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Metro Shows Off New 7000-Series Railcars

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The 7000-series Metro cars are a far cry from the decades-old 1000-series cars.
Martin Di Caro/WAMU
The 7000-series Metro cars are a far cry from the decades-old 1000-series cars.

Their stainless steel bodies shining new, their insides wafting with that new-car smell, the first four of Metro's new railcars were unveiled at the Greenbelt station on Monday.

Flanked by mostly Democratic politicians and appointed officials from D.C. and Maryland, Metro general manager Richard Sarles touted the arrival of the 7000-series.

"These cars are replacing 40-year-old rail cars that are unreliable and cause delays today," Sarles says. "So instead of matching the old design, we decided to make a clean break and create a car with the future of Metro in mind."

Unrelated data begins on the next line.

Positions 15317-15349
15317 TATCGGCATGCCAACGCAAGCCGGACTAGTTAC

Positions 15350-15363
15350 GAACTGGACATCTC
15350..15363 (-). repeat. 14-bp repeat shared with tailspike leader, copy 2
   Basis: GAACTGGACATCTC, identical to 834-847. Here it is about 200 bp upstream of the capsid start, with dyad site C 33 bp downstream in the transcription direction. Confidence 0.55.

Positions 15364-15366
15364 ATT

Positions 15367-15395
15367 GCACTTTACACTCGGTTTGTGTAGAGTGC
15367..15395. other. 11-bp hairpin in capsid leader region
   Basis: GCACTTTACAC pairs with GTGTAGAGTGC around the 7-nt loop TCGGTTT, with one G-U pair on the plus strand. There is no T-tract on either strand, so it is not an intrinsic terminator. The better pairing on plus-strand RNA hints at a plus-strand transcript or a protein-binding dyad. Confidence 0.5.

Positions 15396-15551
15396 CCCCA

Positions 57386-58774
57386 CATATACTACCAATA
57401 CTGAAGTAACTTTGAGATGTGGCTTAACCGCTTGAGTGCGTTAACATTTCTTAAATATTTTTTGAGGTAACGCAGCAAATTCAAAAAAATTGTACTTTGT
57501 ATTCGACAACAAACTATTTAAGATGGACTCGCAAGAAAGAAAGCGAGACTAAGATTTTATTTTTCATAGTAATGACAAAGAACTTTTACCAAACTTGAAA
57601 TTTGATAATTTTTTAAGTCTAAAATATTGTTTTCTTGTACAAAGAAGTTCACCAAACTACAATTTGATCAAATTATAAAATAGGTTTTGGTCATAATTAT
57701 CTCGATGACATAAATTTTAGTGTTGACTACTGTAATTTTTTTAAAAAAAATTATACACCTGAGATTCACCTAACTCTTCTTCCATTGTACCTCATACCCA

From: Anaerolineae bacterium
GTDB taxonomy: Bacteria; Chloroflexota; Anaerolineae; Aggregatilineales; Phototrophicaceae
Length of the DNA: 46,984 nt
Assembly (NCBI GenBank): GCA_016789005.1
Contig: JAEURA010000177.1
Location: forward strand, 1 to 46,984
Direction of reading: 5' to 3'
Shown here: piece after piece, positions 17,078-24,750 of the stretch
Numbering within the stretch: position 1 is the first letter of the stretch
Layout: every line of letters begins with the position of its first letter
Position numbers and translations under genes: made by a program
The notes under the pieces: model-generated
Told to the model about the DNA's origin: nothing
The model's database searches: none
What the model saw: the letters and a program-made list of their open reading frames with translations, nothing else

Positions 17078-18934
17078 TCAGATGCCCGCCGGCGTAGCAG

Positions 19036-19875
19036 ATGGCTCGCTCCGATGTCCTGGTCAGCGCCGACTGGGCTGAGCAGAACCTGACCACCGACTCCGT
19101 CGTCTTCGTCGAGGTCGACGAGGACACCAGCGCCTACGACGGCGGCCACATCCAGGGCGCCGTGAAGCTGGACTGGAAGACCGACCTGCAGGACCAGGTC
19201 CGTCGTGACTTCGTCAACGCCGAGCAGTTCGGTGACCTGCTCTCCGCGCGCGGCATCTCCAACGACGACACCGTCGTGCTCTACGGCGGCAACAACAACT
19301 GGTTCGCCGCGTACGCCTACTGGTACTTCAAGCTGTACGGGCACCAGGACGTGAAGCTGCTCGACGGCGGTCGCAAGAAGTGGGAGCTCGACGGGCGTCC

Built by American hands at Kawasaki plant in Lincoln, Neb., Metro will test the new rail cars for several months before they carry their first passengers by the end of the year.

"In the coming months we will fine tune the design and functionality before more than 500 cars that are made in America by Kawasaki start rolling off the line," Sarles says.

Metro has 528 7000-series cars on order at a cost of $1 billion. They will replace all 300 of the old, 1000-series cars and in the process fulfill an outstanding federal safety recommendation stemming from the deadly 2009 Red Line crash, which involved the 1000-series. The new cars will also handle new ridership on the Silver Line.

Metro's goal is to have half its fleet made up of 7000-series cars in five years.

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